Patent Foramen Ovale
Patent Foramen Ovale and Migraine
Patent foramen ovale is a form of heart defect—sometimes called a "hole in the heart." The foramen ovale permits fetal circulation to bypass the lungs in yet-to-be-born babies, and closes at the time of birth to permit blood flow to the lungs. Occasionally, the foramen ovale does not close all the way after birth, and is thus patent, or open. The size of the opening varies in a PFO (patent foramen ovale), and those that are more open can cause more difficulty.
A patent foramen ovale can predispose you to stroke. Patent foramen ovale is also more common in people who have migraine with aura, about twice as common as in the general population. People with PFO also have a higher rate of migraine with aura.
Why are PFO and migraine with aura connected? One theory is that if there is shunting of blood from the right side of the heart to the left because of a PFO, less blood goes through the lungs to be filtered. This results in a higher level of migraine triggers in venous blood, although it is not clear if those are activated platelets (which contain serotonin) or other chemical triggers. It is not clear, however, if this is the cause, or if the association is non-causative, such as coexistence of the two conditions because both were inherited. In larger PFOs, and a related condition called ASD (anteroseptal defect), there is autosomal dominant inheritance.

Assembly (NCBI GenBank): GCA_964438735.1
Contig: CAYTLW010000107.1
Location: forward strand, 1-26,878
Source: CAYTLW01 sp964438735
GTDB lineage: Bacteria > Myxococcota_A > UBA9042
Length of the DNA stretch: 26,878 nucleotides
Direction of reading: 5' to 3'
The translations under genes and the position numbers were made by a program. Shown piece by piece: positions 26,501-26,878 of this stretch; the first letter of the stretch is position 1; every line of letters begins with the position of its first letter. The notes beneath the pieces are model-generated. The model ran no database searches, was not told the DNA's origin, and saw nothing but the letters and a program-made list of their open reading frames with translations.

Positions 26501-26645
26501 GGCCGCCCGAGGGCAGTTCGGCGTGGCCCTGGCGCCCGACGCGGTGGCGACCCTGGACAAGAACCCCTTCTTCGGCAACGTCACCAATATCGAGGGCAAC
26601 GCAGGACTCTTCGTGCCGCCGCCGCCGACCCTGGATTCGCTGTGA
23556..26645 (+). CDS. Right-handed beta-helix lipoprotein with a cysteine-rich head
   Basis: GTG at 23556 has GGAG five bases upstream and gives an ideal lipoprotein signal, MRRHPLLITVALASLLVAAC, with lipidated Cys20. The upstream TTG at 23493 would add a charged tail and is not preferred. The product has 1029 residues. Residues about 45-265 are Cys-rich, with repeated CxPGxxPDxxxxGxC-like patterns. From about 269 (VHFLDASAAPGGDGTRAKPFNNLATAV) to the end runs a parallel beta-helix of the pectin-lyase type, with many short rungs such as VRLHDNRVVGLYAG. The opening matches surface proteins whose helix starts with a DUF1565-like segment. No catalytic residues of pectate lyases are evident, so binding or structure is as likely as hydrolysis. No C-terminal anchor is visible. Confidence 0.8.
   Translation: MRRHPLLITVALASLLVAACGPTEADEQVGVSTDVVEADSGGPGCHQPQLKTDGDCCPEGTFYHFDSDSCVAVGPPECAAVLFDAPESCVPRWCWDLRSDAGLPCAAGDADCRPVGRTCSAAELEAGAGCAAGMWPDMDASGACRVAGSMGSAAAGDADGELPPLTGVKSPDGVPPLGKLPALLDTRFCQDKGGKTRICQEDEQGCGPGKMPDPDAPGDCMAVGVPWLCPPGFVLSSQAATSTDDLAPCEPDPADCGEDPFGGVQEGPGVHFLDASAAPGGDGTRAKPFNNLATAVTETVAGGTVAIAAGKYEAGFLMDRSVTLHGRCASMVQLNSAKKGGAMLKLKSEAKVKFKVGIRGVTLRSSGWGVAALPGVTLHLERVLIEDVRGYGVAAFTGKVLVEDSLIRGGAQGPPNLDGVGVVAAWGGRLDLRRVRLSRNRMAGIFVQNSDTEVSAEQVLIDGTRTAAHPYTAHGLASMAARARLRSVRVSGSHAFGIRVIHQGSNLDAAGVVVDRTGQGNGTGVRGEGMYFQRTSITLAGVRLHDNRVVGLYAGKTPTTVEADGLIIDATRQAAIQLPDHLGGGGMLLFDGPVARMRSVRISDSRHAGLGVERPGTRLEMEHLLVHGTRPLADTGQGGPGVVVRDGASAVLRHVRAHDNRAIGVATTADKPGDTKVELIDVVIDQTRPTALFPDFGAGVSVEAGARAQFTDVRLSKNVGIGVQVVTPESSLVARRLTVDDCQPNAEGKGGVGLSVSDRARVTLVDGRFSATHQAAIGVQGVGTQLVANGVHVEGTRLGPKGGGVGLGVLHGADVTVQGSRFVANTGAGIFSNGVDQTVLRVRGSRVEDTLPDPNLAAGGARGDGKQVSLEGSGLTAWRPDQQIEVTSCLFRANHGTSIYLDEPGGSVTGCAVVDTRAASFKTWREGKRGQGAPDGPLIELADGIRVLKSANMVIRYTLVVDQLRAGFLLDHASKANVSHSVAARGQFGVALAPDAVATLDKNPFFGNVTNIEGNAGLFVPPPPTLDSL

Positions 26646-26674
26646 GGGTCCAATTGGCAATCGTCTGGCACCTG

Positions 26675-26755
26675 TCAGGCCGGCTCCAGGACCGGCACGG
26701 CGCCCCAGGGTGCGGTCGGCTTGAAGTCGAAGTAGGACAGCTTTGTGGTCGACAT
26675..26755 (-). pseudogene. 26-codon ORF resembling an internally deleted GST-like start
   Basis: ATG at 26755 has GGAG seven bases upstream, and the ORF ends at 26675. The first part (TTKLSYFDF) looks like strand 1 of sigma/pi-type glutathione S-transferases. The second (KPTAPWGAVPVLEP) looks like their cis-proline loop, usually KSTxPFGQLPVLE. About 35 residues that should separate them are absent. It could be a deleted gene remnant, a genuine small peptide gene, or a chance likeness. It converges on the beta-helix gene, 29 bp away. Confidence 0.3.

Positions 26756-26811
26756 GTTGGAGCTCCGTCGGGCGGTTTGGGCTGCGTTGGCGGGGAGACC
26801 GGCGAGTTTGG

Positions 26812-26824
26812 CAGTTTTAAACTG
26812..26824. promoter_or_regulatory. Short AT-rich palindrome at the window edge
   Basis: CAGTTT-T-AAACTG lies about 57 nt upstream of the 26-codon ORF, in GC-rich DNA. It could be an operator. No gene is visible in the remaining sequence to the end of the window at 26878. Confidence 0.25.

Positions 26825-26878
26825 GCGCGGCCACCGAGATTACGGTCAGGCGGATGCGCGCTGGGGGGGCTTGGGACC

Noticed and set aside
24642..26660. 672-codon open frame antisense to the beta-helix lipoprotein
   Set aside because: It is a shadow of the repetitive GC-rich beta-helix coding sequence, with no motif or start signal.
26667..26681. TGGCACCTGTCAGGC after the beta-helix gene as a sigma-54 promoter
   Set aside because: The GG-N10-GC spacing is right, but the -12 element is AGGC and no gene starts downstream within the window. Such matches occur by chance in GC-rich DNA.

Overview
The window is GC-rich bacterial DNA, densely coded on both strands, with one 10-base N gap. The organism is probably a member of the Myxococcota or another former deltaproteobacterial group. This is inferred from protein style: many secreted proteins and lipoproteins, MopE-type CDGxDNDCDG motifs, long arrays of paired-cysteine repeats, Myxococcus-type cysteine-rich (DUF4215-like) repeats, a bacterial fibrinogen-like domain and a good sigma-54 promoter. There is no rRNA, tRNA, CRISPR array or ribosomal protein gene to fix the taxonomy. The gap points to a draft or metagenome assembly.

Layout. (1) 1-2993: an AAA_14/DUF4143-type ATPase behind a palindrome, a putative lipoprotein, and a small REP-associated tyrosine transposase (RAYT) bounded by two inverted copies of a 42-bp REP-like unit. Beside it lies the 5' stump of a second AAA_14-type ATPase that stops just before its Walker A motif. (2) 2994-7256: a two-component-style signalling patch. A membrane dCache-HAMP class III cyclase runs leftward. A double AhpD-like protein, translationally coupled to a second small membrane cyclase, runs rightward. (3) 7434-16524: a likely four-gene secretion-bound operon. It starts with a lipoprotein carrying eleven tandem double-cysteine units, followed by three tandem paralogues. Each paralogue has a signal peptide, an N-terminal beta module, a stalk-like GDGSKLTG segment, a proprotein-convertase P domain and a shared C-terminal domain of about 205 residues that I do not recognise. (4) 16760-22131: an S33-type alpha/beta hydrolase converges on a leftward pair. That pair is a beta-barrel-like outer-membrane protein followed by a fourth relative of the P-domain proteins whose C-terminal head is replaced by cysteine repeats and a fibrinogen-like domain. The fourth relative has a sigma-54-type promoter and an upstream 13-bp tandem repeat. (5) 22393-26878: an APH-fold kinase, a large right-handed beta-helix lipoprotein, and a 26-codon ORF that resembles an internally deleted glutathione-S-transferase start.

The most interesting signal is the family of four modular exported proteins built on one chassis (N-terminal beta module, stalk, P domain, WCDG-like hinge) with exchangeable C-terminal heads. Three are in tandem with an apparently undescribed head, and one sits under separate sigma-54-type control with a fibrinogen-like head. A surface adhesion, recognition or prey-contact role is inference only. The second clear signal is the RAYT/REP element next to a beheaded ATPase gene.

About 25-27% of the general population has a patent foramen ovale. The rate is higher in migraine with aura.
Should PFO Be Treated?
Whether PFO in migraine should be treated with closure is not clear. There are several devices that can be inserted via cardiac catheter to close the hole. Several studies have suggested that closure might result in a reduction of migraine attacks. However, there have been flaws in the way these studies were done. Until further studies determine that the benefits of closure outweigh the risks, closure of patent foramen ovale is not recommended.
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2. Wilmshurst P, Pearson M, Nightingale S. Re-evaluation of the relationship between migraine and persistent foramen ovale and other right-to-left shunts. Clinical Science 2005;108:365-367.
3. Post MC, Thijs V, Herroelen L, Budts WIHL. Closure of a patent foramen ovale is associated with a decrease in prevalence of migraine. Neurology 2004;62:1439-1440. 4. Schwerzmann W, Wiher S, Nedeltchev K, et. al. Percutaneous closure of patent foramen ovale reduces the frequency of migraine attacks. Neurology 2004;62:1399-1401. 5. Wammes‐van der Heijden EA, Tijssen CC, Egberts ACG. Right‐to‐left shunt and migraine: the strength of the relationship. Cephalalgia. 2006;26(2):208-213. 6. Tobis J. Management of patients with refractory migraine and PFO: Is MIST I Relevant? Catheterization and Cardiovascular Interventions. 2008;72(1):60-64. 7. Taylor FR, Tepper SJ, Stillman MJ. Recent Studies on PFO and Migraine: Is There a Future for Closure? Headache: The Journal of Head and Face Pain. 2008;48(7):1083-1086.
by Christina Peterson, M.D.
updated June 11, 2011